Austrian Talmudist, died at Prague, Dec. 16, 1769. He was called "Fischels" as the son of Ephraim Fischel of Bunzlau, while some of his ancestors are mentioned in documents under the names of "Bimes" and "Margolies." The family was a very prominent one, tracing back its genealogy to R. Löw ben Bezalel, the "hohe Rabbi Löw" of Prague. Meïr Fischels was one of the greatest Talmudists of his time. Refusing numerous invitations from the largest communities in Europe, he remained in Prague as president of the great bet din, and conducted there for more than forty years a yeshibah that attracted students from the most remote countries. His authority stood so high that even the world-famous chief rabbi of the community deferred to his halakic decisions (see "Noda' bi-Yehudah," "Yoreh De'ah," responsum No. 82, end).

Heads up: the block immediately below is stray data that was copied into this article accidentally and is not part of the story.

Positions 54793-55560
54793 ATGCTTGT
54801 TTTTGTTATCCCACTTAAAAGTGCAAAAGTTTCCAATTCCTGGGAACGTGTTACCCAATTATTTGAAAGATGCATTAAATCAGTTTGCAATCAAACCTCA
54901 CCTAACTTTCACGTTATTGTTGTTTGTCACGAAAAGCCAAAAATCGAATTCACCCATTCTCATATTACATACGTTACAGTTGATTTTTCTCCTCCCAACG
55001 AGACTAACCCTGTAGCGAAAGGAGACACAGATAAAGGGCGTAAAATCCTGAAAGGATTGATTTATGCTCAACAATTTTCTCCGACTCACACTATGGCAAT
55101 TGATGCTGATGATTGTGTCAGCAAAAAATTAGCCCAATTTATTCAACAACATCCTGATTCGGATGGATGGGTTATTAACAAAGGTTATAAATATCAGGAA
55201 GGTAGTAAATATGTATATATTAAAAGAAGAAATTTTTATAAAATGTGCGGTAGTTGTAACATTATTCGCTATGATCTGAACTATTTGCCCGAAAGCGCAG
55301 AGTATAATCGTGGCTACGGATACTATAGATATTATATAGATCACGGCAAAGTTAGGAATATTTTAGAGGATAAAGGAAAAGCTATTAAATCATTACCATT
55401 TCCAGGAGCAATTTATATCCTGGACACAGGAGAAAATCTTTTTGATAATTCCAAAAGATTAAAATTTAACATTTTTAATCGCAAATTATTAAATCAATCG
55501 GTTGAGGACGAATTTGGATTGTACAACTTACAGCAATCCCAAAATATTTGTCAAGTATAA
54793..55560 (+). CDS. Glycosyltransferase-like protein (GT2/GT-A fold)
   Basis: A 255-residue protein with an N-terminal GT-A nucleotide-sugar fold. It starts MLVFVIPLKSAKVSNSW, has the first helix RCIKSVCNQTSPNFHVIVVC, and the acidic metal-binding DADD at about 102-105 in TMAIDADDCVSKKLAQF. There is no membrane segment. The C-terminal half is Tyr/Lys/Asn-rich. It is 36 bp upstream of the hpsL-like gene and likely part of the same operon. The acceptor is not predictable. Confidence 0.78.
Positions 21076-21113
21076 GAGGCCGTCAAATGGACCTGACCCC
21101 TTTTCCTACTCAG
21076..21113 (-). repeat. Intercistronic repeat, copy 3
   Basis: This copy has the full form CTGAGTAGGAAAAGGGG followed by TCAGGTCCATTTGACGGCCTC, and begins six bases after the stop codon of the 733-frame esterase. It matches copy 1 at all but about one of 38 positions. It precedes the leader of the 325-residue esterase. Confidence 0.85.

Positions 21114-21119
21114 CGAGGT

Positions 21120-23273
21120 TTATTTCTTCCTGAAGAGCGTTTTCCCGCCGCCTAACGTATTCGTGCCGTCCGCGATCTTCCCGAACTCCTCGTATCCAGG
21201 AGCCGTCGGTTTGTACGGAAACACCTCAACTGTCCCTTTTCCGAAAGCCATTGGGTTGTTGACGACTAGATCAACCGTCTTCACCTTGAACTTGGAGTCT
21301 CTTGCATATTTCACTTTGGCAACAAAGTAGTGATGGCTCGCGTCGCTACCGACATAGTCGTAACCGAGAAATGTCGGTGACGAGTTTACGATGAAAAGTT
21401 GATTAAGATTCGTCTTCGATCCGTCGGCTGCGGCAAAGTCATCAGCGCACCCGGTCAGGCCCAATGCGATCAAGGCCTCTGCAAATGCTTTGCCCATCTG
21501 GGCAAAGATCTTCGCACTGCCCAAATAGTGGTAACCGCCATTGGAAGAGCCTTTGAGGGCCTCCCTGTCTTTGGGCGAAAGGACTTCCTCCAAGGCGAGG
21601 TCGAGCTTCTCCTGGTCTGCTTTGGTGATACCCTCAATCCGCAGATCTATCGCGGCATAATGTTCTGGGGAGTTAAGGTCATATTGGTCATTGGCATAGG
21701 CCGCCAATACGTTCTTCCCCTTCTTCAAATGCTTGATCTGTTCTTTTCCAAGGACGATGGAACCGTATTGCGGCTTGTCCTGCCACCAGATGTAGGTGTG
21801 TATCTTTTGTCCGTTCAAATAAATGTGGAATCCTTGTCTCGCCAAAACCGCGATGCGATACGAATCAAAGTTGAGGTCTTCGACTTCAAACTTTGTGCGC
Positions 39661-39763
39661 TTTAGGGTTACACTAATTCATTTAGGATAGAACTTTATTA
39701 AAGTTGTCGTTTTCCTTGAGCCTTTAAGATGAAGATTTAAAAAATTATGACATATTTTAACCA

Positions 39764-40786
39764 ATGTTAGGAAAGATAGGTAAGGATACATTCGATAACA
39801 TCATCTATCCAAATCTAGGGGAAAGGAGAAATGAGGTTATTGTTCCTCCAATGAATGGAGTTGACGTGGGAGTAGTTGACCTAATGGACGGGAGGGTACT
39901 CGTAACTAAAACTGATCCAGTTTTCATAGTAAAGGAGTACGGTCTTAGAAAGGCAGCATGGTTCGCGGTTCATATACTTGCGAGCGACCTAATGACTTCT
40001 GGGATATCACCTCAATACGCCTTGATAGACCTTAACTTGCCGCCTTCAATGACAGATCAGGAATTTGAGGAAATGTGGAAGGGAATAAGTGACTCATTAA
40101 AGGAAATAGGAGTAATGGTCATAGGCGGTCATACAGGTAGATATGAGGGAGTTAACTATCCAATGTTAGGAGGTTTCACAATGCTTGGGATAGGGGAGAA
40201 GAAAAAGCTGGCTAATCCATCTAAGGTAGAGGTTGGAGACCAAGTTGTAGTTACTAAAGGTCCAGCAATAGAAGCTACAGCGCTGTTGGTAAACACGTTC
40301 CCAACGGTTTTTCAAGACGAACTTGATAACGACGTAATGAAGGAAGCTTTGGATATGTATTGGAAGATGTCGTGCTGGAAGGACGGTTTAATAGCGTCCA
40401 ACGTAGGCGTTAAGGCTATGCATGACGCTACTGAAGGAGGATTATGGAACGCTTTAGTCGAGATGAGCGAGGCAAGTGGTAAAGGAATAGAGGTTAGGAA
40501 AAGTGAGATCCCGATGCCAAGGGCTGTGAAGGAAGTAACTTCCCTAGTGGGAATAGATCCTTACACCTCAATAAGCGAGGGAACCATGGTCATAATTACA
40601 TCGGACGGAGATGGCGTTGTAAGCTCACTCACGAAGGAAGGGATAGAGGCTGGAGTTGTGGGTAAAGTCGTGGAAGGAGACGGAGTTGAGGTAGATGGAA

In the great conflagration in the ghetto of Prague in 1754 Fischels had the misfortune to lose the manuscripts of all his works, the fruit of years of devotion to the study of the Torah; and he never overcame the grief occasioned by this loss. His deathwas mourned far and wide. He was buried in the famous old Jewish cemetery of Prague, where, as is customary in the case of especially prominent persons, his grave is marked by a mausoleum, with several stone slabs covered with inscriptions in verse.

  • K. Lieben, Gal. 'Ed, No. 114.
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